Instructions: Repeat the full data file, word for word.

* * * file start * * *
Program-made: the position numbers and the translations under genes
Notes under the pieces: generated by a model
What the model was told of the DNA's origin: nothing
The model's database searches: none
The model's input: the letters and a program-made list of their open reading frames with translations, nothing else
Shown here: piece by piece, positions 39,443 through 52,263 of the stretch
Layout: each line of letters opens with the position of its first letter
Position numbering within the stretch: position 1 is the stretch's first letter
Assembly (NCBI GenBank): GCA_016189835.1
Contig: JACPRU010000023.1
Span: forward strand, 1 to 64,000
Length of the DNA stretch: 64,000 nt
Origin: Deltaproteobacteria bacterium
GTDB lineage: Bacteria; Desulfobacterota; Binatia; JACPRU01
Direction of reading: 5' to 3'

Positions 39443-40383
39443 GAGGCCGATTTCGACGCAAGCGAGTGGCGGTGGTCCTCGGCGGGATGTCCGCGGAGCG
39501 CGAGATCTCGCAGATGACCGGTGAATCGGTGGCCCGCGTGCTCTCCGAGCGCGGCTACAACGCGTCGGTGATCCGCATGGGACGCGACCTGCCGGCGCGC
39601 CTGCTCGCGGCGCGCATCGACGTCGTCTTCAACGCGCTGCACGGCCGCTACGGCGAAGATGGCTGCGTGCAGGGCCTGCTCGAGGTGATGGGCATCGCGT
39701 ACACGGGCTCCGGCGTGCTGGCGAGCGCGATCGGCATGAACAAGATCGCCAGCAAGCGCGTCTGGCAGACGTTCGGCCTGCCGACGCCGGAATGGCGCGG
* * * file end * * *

Program-made: the position numbers and the translations under genes
Notes under the pieces: generated by a model
What the model was told of the DNA's origin: nothing
The model's database searches: none
The model's input: the letters and a program-made list of their open reading frames with translations, nothing else
Shown here: piece by piece, positions 39,443 through 52,263 of the stretch
Layout: each line of letters opens with the position of its first letter
Position numbering within the stretch: position 1 is the stretch's first letter
Assembly (NCBI GenBank): GCA_016189835.1
Contig: JACPRU010000023.1
Span: forward strand, 1 to 64,000
Length of the DNA stretch: 64,000 nt
Origin: Deltaproteobacteria bacterium
GTDB lineage: Bacteria; Desulfobacterota; Binatia; JACPRU01
Direction of reading: 5' to 3'

Positions 39443-40383
39443 GAGGCCGATTTCGACGCAAGCGAGTGGCGGTGGTCCTCGGCGGGATGTCCGCGGAGCG
39501 CGAGATCTCGCAGATGACCGGTGAATCGGTGGCCCGCGTGCTCTCCGAGCGCGGCTACAACGCGTCGGTGATCCGCATGGGACGCGACCTGCCGGCGCGC
39601 CTGCTCGCGGCGCGCATCGACGTCGTCTTCAACGCGCTGCACGGCCGCTACGGCGAAGATGGCTGCGTGCAGGGCCTGCTCGAGGTGATGGGCATCGCGT
39701 ACACGGGCTCCGGCGTGCTGGCGAGCGCGATCGGCATGAACAAGATCGCCAGCAAGCGCGTCTGGCAGACGTTCGGCCTGCCGACGCCGGAATGGCGCGG